raised scale degree 6 and 7, both of which

            are lowered while going back down the



 2. Repeated notes are very uncommon.


 3. Melodic motion will be mostly by step.


 4. Leaps are acceptable with the following limitations:


      -Avoid augmented or diminished intervals.

      -Avoid leaps larger than a P5, with the

          exception of the P8. P8 is almost considered

          a unison function but we still try not to use it

          too much.

      -On occasion, however, ASCENDING m6

           intervals are acceptable.

      -All leaps should be preceded by OR followed

          by contrary motion.

      -Double leaps (2 successive leaps in the same

        direction) should be preceded AND followed,

        by STEP, in contrary motion. They must also

        outline either M or m triads.


 5. The melody should have ONE focal point or climax. If this occurs on a high pitch, it is called the ZENITH. At a low pitch, it is called the NADIR.


 6. The last 3 or 4 notes, in the same direction, in a passage should not stress a tritone.


 7. Melodies should end on scale degree 1, or the FINAL of the mode, from either above or below.


We should note that, this system was first established at a time before notation and didn't rely on any established rhythm or meter.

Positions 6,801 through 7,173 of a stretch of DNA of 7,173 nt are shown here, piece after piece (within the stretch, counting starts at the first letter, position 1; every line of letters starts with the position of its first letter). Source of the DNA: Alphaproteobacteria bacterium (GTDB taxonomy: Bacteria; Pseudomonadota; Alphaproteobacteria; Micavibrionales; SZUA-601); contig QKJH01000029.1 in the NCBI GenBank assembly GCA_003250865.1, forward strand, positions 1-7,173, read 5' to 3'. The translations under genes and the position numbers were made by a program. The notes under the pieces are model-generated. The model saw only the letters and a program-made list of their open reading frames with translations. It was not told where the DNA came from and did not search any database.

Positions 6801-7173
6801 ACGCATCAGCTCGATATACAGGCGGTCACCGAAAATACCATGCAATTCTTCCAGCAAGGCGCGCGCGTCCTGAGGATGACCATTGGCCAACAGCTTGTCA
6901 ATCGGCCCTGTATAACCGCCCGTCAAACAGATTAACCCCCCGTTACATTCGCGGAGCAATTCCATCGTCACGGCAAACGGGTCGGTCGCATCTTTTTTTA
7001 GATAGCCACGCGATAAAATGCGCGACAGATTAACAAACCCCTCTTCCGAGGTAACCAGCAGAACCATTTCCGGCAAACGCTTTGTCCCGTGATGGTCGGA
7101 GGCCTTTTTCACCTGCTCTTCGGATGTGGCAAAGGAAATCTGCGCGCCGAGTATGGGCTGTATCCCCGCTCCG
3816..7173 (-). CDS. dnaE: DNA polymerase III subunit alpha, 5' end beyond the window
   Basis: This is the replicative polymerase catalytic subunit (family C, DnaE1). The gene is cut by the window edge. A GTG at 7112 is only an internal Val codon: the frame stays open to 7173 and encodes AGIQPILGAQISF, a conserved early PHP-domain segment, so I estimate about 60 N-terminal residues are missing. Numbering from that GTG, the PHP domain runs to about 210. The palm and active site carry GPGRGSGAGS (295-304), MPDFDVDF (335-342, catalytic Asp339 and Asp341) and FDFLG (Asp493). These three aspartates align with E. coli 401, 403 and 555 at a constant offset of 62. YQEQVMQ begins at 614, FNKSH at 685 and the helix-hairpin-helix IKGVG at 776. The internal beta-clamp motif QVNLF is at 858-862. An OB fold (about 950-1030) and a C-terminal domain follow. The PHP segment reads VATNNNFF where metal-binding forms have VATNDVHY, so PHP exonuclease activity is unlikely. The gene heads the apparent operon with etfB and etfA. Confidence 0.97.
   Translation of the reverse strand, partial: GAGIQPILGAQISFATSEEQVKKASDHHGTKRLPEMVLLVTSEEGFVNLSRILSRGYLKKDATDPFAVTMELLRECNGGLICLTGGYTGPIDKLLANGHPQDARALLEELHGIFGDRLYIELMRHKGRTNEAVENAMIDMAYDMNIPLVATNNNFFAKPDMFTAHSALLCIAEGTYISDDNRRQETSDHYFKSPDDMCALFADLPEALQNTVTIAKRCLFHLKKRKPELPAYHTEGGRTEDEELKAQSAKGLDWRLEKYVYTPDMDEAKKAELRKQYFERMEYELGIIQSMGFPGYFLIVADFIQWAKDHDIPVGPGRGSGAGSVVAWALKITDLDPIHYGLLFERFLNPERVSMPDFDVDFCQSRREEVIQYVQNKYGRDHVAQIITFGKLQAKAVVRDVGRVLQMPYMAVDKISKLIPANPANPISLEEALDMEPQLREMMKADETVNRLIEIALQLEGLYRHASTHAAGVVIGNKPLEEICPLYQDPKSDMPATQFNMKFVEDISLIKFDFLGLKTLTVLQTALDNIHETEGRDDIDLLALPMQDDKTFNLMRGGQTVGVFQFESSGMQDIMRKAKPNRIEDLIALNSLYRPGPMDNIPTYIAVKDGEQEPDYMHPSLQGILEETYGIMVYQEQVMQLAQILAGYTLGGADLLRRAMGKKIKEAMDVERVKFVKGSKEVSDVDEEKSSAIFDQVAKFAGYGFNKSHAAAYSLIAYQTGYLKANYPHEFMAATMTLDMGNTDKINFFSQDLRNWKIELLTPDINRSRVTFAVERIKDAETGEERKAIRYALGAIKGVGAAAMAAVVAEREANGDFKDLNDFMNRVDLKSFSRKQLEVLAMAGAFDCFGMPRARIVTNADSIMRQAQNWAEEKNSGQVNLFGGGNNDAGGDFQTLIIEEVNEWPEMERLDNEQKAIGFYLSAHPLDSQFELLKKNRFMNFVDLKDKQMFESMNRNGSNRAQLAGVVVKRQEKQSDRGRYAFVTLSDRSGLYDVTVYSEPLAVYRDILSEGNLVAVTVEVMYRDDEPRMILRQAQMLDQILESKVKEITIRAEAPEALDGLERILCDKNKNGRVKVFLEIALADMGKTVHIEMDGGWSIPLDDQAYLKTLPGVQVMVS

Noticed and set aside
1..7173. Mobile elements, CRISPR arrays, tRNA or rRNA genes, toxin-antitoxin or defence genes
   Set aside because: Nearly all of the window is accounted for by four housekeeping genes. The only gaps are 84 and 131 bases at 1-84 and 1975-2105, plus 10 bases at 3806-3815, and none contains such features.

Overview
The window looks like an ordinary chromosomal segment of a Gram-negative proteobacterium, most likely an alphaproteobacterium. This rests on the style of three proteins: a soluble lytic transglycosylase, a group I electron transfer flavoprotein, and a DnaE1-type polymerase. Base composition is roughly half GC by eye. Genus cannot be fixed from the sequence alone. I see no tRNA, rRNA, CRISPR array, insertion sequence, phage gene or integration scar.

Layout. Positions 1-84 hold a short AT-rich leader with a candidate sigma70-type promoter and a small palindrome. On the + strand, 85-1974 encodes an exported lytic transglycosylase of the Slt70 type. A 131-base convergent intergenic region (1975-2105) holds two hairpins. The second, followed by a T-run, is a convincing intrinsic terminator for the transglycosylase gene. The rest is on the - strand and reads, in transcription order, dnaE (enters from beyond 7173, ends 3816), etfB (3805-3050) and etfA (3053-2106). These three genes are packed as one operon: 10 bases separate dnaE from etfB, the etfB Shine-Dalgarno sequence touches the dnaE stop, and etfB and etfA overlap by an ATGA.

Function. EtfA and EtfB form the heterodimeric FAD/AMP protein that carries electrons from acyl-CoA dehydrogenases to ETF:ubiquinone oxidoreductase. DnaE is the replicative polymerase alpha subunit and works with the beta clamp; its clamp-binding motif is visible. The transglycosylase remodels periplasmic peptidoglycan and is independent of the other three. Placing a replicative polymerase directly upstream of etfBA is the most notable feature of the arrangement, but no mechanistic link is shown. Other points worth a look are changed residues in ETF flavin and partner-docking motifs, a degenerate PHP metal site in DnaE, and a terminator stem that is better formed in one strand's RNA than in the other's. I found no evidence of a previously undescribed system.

For the sake of this example, we are using half notes in the MODE of D Dorian.

Two Part Counterpoint

Let’s observe some of the conventions that will result in beautiful 2 part counter point:


 1. Good counterpoint is made of equally interesting and independent lines.


 2. The climaxes of the two lines should occur at different times. If they occur at the same time, they begin to sound more like one part has been doubled. Or it sounds kind of like harmonic motion, which was not common back then.


 3. BEGIN the counterpoint with PU, P5 or P8. Counterpoint can begin with one note that splits into two lines, such as in the case of the PU (perfect unison).


 4. END the counter point on the TONIC of the scale, or the FINAL of the mode, with either PU or P8 only.


 Now we we’ve established the rules of working with 2 lines, lets discuss the 4 types of motion:



We've mentioned MOTION, in reference to how two lines work together. Lets discuss the 4 types of motion:

  1. Oblique- One voice moves up or down. The other stays put. Like a drone?


  2. Parallel- Same direction with same intervals. Classic way to build a harmony.


  3. Contrary- Voices move in opposite direction


  4. Similar- Same direction BUT not necessarily the same intervals.


-Counterpoint came about in the Renaissance period. In 1725, Austrian composer and theorist, Johann Joseph Fux published the first treatise on counterpoint.


-The first counterpoint was arranged by adding extra lines to an already established melody. This was the CANTUS FIRMUS.


-Good counterpoint allows for two or more lines of music, or melodies, to be played at the same time while each line maintains it's own independence.